noun (n) experiences of the forms of geography
Origin: Geographia Morphologia Usus (Latin)
Geomorphus is a place for me to share my thoughts, opinions and journeys over not just Geography, but the world in general. Potentially, it could become a forum for other geographers to connect, and share their different perspectives on global themes.
I’m Zachary, an aspiring geographer, and author of Geomorphus.
Geography is studied through the observation and analysis of our planet’s landscapes, diverse scope of populations, unique environments and ecosystems, and the places which these facets comprise. As such, the subject has a broad scope, it’s broadness facilitating the composition of social, natural and environmental sciences into a single entity.
Geography allows us to study places (in their physical, socioeconomic and environmental senses), and connect them to people (through their effect and links to populations). Our understanding of the physical realm, is hence, applied (with context) to the human geographies of places. This allows us to understand the structure, function and (more frequently) differences of places.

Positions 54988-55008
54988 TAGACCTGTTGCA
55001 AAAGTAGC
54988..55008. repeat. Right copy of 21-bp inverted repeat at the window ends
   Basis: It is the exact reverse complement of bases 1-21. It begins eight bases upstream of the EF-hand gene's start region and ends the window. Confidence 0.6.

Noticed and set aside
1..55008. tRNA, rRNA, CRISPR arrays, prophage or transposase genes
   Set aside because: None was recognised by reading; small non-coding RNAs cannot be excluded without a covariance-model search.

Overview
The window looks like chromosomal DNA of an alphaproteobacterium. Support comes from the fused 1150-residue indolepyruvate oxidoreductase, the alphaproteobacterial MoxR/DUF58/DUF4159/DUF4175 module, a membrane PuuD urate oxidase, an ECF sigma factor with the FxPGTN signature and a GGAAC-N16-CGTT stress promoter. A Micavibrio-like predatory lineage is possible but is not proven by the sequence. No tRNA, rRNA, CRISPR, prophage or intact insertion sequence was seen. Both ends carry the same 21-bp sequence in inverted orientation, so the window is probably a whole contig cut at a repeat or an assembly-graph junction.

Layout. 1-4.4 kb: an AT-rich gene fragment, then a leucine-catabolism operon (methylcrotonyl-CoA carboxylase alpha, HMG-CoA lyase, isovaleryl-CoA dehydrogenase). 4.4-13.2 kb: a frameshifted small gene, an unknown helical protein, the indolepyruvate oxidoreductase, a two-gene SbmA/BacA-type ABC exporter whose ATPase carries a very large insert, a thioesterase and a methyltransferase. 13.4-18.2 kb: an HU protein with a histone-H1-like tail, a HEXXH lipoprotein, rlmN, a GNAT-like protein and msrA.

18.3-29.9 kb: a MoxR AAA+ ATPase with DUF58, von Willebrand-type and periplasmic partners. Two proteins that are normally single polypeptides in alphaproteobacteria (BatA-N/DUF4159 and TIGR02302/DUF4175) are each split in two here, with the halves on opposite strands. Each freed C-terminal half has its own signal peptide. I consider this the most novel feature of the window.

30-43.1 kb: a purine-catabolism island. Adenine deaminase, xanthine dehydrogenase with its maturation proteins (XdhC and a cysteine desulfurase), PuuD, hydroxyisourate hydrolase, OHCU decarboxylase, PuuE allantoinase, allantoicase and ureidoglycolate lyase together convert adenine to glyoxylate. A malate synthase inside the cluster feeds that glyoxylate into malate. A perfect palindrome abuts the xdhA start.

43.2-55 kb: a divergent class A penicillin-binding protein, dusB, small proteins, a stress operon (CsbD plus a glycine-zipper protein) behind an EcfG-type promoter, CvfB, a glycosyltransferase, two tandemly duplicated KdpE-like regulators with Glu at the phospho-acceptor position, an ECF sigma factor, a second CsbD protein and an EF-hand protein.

The study of geography is about more than just memorizing places on a map. It’s about understanding the complexity of our world, appreciating the diversity of cultures that exists across continents. And in the end, it’s about using all that knowledge to help bridge divides and bring people together.Barack Obama, 44th President of the USA (2009-2017)
We can apply our understanding of the human and physical geographies of a place to geographical issues. It allows us to understand socioeconomic division (through increased awareness of the extent to which our world is interconnected), changes, management and threats; along with physical changes (like global warming) and how they may affect our future society.
We all have a sense of place and space, whether it be gathered through travelling the globe, through community or through business: A sense of place and space that affects our perception and understanding of the world.
An idea of ‘place’ is comprised of the physical and human characteristics of real places, and how they are transferred into our perception of the world.
Space is determined through the interactions between different places (and even ideas of places), and the coincident movements of people, capital and ideas. Space can also be interpreted in a more literal state – the location of a place: why a place is where it is, why places change and what patterns emerge through looking at a larger set of places.
We all have strong perceptions of our own geographies, comprised in part through the intersection of place, space and society.
I hope to explore my perceptions and experiences of geography through Geomorphus as I delve deeper into the subject.